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Mississippi authorities are facing criticism for an incident on Saturday in which Southaven Police Department officers reportedly hogtied Troy Goode after he acted erratically on the way home from a concert, with the 30-year-old Memphis man dying two hours after he was taken into custody.
Goode's wife Kelli was driving the pair home from a Widespread Panic show, which they had left early. It was shortly before 8 PM, and Goode was intoxicated. His behavior grew increasingly strange along the way, and at one point he suddenly exited the vehicle. The family's lawyer, Tim Edwards, told local newspaper the Clarion-Ledger that Goode was acting "erratically."
"All I could see was Mr. Goode moving about in the parking lot. She's out of the car on the cell phone," David McLaughlin, a lawyer who was eating dinner with his family nearby, told the Memphis Commercial Appeal. "It appeared to me that he was maybe having some sort of fit. It looked like people were pleading, saying calm down. I was worried that he was going to run onto Goodman Road. He didn't appear to be hostile."
Police were called to the scene. Chief Tom Long of the Southaven Police Department later said that they were told that Goode was experiencing an "alleged LSD overdose." Authorities are still awaiting results of an autopsy and toxicology report.
Edwards said that Goode was not violent, but police forcibly subdued him.
"I saw Mr. Goode actually down on the ground being subdued by an officer who was sitting on his back," McLaughlin recalled. "I'm worried about him being on his back. I've been in lawsuits where people have died [from that]."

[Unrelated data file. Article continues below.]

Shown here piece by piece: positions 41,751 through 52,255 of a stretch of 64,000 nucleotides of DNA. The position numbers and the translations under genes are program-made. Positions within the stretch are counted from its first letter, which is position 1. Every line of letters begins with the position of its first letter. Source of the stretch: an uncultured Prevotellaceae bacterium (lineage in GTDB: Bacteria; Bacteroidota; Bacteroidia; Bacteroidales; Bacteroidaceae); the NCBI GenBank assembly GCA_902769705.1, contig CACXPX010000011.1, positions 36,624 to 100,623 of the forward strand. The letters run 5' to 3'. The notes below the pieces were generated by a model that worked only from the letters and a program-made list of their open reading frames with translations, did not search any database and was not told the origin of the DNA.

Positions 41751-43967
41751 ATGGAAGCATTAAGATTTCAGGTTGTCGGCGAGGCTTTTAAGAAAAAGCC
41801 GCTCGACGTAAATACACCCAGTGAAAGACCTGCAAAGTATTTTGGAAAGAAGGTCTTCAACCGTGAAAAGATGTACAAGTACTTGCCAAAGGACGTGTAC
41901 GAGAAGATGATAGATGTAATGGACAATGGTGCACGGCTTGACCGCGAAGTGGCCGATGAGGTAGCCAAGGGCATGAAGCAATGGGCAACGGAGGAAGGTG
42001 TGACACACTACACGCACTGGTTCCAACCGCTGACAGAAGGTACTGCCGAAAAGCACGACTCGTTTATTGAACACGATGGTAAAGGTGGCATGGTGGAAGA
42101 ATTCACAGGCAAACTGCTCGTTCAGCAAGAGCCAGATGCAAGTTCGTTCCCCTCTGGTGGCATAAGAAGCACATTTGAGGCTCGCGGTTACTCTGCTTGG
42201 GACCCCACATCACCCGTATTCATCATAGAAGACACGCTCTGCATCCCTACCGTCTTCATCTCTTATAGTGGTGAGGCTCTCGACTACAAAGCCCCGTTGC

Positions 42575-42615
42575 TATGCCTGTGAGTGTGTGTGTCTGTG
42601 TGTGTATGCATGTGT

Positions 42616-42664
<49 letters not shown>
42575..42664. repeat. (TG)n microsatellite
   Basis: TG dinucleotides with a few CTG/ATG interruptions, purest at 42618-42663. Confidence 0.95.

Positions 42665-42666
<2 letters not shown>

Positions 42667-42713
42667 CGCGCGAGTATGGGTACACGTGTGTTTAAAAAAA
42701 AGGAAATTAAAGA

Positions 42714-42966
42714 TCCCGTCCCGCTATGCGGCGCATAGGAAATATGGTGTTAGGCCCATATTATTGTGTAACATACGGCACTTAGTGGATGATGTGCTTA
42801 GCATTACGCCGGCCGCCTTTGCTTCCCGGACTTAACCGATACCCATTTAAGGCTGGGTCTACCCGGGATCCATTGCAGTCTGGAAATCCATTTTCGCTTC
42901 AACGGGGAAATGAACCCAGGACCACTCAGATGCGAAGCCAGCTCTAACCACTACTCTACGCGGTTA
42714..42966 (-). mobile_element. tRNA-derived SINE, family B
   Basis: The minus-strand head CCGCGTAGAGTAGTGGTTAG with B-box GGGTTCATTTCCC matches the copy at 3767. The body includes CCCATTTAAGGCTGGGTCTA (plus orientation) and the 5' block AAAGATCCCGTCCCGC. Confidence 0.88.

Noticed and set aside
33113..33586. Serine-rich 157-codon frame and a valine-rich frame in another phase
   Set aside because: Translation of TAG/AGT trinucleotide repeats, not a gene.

During his arrest, officers restrained his arms and legs by "hogtying" them behind his back and placed him on a stretcher on his stomach. "His legs were crossed, pulled back, by my vantage point, his hands were pulled back, and I think affixed to at least one of his legs," McLaughlin said.
"It's nothing that's illegal," Southaven Police Lt. Mark Little later said of hogtying, though the practice has led to various lawsuits. "It's called restraining. We're just basically keeping him from kicking and hurting someone."
McLaughlin's son shot video of Goode being loaded into an ambulance that was uploaded to YouTube.
"You can't see it on the video, but he was convulsing or fighting," McLaughlin noted. "I was concerned for him. We all were."
Goode had asthma, was positioned face down, and reportedly communicated to the officers that he was struggling to breathe. He was eventually transported to Baptist Memorial Hospital, where he died. The family has requested that the Mississippi Attorney General investigate Goode's death and the conduct of the officers involved.
Edwards emphasized that Goode did not threaten any bystanders or officers during the incident.
"I don't know the cause of death, and I'm not going to speculate on it nor am I going to point the finger at this point in time," Edwards said. "We don't know what happened in between the time the police took him off and the time the family was notified."
The Commercial Appeal revealed that a Memphis police report indicates that Goode had a run-in with authorities at a Widespread Panic show in 2008 for disorderly conduct, in which he struck a paramedic and resisted an officer after exhibiting strange behavior. The report says that Goode told police that he had taken LSD.